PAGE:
Risingshadow has the honour of publishing a guest post by Anton Strout.

Anton Strout is the author of two fantasy series: The Spell Mason Chronicles and the Simon Canderous series. His latest novel, Stonecast (The Spellmason Chronicles, Book 2), was published in September 2013. His short stories have been published in several anthologies.

Click here to visit the author's official website.

Risingshadow Guest Post by Anton Strout

One of the standard questions I get on panels at Comic Con or wherever I’m asked to speak about writing is how and why do I write what I write?  When I go back to my childhood home in the Berkshires I get the same question from my grandparents.  They have no idea how I come up with the tales that made up my first series (the Simon Canderous paranormal detective series) or my latest, the alchemy, magic and gargoyle-tastic Spellmason Chronicles.

And the truth is, I don’t know how the hell I come up with all of it a lot of the time either.  That’s the fun thing about inspiration:  it's an amalgam of ideas drawn from hundreds of random sources that have made up my entire life.

At the heart of Alchemystic and Stonecast—books one and two of The Spellmason Chronicles—is the concept of... wait for it... Spellmasonry.  In modern Manhattan, the arcane is all but forgotten, but the familial ability to manipulate stone in the form of gargoyles and golems is something Alexandra Belarus discovers as a part of that legacy.

My obsession with animated stone goes waaaay back to my early childhood… probably when I read the Dungeons & Dragons Player’s Handbook around the time I turned ten.  Within those rule filled pages were stone golems, medusas, gargoyles, the spell Flesh to Stone... see?  My brain was already full of rocks from a young age!  Magic and stone were quickly a part of my life.

I also consumed a lot of cartoons, although Disney’s Gargoyles didn’t debut until I was twenty-four, but since I was a Star Trek geek, I watched it because Riker and Troi both did voices on it.  At that point my fascination with gargoyles had begun to creep even further forward.

Then Joss Whedon happened. Specifically, Buffy the Vampire Slayer.  As a child Douglas Adams and The Hitchhiker’s Guide to the Galaxy had me wanting to incorporate humor into my science fiction and fantasy, but it wasn’t until Buffy that I saw the type of modern humor and horror blended together by a master storyteller. Those episodes, I realized, were exactly the style and tone of the tales I wanted to be telling.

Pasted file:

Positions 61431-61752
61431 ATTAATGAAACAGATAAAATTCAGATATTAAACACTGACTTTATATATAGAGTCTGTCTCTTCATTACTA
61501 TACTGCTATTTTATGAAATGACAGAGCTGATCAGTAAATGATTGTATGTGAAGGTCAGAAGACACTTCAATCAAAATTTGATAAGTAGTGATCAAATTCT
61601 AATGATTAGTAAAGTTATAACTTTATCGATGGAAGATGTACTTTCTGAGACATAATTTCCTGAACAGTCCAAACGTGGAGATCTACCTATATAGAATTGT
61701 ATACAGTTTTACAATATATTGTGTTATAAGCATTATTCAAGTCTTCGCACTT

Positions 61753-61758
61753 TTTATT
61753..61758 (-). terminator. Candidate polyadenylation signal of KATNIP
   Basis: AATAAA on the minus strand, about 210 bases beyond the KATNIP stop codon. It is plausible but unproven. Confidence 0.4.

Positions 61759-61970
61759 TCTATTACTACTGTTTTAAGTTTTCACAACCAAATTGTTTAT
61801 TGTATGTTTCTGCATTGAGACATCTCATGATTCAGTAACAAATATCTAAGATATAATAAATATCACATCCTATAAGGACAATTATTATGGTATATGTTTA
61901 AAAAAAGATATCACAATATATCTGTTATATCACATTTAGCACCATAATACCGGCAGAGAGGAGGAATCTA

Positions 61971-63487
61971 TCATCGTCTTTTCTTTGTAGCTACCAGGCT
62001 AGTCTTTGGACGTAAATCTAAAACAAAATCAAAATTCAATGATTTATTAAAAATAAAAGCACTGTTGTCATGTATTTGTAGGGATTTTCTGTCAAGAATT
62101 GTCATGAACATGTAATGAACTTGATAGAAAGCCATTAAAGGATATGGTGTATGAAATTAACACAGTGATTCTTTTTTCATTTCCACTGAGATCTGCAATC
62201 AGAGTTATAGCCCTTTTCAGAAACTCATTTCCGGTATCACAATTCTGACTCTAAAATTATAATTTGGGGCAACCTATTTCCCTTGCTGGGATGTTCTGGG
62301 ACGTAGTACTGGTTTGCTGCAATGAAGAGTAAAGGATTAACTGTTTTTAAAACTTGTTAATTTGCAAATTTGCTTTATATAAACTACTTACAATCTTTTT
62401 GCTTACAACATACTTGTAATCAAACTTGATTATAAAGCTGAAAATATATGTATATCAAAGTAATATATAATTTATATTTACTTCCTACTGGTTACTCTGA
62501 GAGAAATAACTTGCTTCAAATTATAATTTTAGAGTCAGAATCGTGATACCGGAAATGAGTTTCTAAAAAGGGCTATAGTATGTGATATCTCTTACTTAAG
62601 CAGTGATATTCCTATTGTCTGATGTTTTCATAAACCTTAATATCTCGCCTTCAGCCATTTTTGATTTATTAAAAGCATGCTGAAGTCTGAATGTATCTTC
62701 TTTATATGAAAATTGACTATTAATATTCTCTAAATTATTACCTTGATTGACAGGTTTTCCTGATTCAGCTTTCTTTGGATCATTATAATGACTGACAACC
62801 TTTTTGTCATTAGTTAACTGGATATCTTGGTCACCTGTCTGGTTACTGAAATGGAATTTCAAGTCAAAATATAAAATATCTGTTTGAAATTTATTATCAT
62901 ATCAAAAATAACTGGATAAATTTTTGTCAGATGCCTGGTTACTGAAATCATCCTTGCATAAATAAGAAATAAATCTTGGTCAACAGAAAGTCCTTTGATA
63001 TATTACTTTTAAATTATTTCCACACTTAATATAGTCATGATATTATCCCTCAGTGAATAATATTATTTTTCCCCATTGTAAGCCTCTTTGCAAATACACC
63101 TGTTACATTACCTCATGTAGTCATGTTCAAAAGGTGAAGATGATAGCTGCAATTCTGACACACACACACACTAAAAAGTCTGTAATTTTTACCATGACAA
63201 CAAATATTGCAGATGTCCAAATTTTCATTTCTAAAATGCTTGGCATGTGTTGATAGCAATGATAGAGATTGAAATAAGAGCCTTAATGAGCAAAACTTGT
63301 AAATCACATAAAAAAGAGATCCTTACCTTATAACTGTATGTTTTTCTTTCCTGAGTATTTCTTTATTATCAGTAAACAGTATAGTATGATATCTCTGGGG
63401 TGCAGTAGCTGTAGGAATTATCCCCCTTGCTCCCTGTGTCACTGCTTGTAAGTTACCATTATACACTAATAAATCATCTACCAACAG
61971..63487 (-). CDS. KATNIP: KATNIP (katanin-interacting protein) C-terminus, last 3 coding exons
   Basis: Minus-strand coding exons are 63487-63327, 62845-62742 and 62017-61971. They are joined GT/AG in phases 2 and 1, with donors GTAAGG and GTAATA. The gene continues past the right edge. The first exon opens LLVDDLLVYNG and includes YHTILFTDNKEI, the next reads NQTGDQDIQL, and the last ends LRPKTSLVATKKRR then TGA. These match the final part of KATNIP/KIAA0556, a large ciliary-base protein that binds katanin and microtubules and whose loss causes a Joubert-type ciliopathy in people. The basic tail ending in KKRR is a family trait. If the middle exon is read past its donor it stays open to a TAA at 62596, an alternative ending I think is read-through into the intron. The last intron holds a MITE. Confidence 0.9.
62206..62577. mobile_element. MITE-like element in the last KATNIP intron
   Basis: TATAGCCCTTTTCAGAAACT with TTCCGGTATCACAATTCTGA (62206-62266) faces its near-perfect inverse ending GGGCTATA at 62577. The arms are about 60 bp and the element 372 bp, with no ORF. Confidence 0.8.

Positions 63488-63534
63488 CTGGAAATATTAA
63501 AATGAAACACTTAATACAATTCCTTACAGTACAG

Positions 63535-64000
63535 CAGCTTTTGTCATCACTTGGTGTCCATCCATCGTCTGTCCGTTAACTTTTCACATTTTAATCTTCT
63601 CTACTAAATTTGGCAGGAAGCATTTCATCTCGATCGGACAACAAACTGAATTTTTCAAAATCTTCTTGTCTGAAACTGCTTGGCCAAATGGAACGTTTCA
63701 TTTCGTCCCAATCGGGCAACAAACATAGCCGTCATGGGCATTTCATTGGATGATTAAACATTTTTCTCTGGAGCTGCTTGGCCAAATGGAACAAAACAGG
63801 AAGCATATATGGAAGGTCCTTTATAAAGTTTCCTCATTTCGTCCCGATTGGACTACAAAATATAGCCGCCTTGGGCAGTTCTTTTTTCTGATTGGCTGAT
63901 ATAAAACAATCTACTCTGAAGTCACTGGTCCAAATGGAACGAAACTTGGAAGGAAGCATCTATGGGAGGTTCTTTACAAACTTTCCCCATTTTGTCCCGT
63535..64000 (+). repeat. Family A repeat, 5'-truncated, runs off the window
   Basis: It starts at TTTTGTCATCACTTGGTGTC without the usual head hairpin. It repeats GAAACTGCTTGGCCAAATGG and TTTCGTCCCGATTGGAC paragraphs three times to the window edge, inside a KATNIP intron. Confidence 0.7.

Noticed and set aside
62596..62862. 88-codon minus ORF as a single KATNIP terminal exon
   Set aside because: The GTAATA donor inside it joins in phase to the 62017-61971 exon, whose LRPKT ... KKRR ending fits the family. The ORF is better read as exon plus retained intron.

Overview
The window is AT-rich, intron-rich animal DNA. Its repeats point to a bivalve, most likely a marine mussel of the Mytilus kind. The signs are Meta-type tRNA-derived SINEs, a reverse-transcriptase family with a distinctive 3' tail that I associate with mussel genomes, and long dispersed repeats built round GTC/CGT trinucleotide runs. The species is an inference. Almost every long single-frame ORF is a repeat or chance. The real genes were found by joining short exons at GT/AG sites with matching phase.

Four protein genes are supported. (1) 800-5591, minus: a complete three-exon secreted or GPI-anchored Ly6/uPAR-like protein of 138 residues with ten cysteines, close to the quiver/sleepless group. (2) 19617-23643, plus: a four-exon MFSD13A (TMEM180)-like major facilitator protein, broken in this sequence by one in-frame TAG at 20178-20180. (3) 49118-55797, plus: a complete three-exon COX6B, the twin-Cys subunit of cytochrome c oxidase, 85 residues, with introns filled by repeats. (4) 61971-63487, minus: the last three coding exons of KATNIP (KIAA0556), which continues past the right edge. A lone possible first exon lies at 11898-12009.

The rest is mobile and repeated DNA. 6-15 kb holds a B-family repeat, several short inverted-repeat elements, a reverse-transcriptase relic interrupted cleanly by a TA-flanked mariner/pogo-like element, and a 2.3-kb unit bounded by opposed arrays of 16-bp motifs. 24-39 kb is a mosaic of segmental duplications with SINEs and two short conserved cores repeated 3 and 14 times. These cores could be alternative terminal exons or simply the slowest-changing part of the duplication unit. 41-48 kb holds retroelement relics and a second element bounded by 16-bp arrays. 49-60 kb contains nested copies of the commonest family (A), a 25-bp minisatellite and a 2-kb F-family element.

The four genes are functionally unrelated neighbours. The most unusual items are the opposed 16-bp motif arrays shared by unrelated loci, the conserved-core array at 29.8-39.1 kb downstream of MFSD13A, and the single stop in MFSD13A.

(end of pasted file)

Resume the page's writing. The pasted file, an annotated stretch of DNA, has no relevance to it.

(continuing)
Inspired, all my dabbling with writing kicked into high gear, and my psychometric detective Simon Canderous was born—Dead to Me, Deader Still, Dead Matter and Dead Waters.  That’s were I first cut my teeth telling paranormal tales, but at the conclusion of book four, Ace Books asked, “What else ya got, kid?”

I had been so caught up in getting those first four books out, I hadn’t really considered it.  I suddenly had to give it serious consideration.  I had no idea.

At first.

Around writing my first series I had also done a dozen or so short stories for various anthologies.  One of them was simply called “Stanis” and told the short take of a girl who discovers the family gargoyle who has watched over them for centuries.  I realized that in forming the entry point of the short story, I had a lot of still untold parts of the tale I wanted to explore. So I pitched The Spellmason Chronicles, and Ace, bastions of wisdom that they are, decided they wanted it from me.

It’s got a lot of what I love in it: magic, alchemy, gargoyles, golems, pole arm wielding dancer/paladins... even a Dungeons & Dragon nerd. If any of these are of interest to you as a reader, I welcome you to come and check out my series.

Perhaps you’ll discover something that sparks a bit of inspiration in you.  Or just enjoy gargoyles making with the smashy-smashy.

Either/or.

Discuss this article in the forums (0 replies).